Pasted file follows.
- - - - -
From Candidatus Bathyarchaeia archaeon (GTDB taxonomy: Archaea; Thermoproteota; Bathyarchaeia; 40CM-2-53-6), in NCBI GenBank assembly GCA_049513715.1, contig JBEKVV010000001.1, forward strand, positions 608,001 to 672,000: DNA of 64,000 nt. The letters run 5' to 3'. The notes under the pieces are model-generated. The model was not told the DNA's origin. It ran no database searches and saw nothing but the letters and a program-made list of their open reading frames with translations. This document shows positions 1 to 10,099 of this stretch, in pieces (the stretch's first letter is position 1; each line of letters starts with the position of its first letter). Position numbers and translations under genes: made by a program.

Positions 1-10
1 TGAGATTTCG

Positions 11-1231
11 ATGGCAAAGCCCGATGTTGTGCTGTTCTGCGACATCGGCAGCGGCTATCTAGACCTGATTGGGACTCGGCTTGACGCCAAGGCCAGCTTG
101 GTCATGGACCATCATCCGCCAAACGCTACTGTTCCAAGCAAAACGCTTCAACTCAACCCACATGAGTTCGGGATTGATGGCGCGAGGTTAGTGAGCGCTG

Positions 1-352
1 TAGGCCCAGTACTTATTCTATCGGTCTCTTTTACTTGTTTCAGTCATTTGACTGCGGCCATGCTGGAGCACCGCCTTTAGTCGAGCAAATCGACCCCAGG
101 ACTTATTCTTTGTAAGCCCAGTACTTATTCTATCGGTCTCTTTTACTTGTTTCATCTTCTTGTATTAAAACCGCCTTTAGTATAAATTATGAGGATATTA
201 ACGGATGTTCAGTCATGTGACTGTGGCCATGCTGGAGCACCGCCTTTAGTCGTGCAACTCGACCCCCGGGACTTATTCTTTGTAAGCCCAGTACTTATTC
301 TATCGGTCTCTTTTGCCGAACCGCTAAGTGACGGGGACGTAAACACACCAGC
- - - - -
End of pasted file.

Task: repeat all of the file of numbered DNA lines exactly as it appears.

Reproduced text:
From Candidatus Bathyarchaeia archaeon (GTDB taxonomy: Archaea; Thermoproteota; Bathyarchaeia; 40CM-2-53-6), in NCBI GenBank assembly GCA_049513715.1, contig JBEKVV010000001.1, forward strand, positions 608,001 to 672,000: DNA of 64,000 nt. The letters run 5' to 3'. The notes under the pieces are model-generated. The model was not told the DNA's origin. It ran no database searches and saw nothing but the letters and a program-made list of their open reading frames with translations. This document shows positions 1 to 10,099 of this stretch, in pieces (the stretch's first letter is position 1; each line of letters starts with the position of its first letter). Position numbers and translations under genes: made by a program.

Positions 1-10
1 TGAGATTTCG

Positions 11-1231
11 ATGGCAAAGCCCGATGTTGTGCTGTTCTGCGACATCGGCAGCGGCTATCTAGACCTGATTGGGACTCGGCTTGACGCCAAGGCCAGCTTG
101 GTCATGGACCATCATCCGCCAAACGCTACTGTTCCAAGCAAAACGCTTCAACTCAACCCACATGAGTTCGGGATTGATGGCGCGAGGTTAGTGAGCGCTG

Positions 1-352
1 TAGGCCCAGTACTTATTCTATCGGTCTCTTTTACTTGTTTCAGTCATTTGACTGCGGCCATGCTGGAGCACCGCCTTTAGTCGAGCAAATCGACCCCAGG
101 ACTTATTCTTTGTAAGCCCAGTACTTATTCTATCGGTCTCTTTTACTTGTTTCATCTTCTTGTATTAAAACCGCCTTTAGTATAAATTATGAGGATATTA
201 ACGGATGTTCAGTCATGTGACTGTGGCCATGCTGGAGCACCGCCTTTAGTCGTGCAACTCGACCCCCGGGACTTATTCTTTGTAAGCCCAGTACTTATTC
301 TATCGGTCTCTTTTGCCGAACCGCTAAGTGACGGGGACGTAAACACACCAGC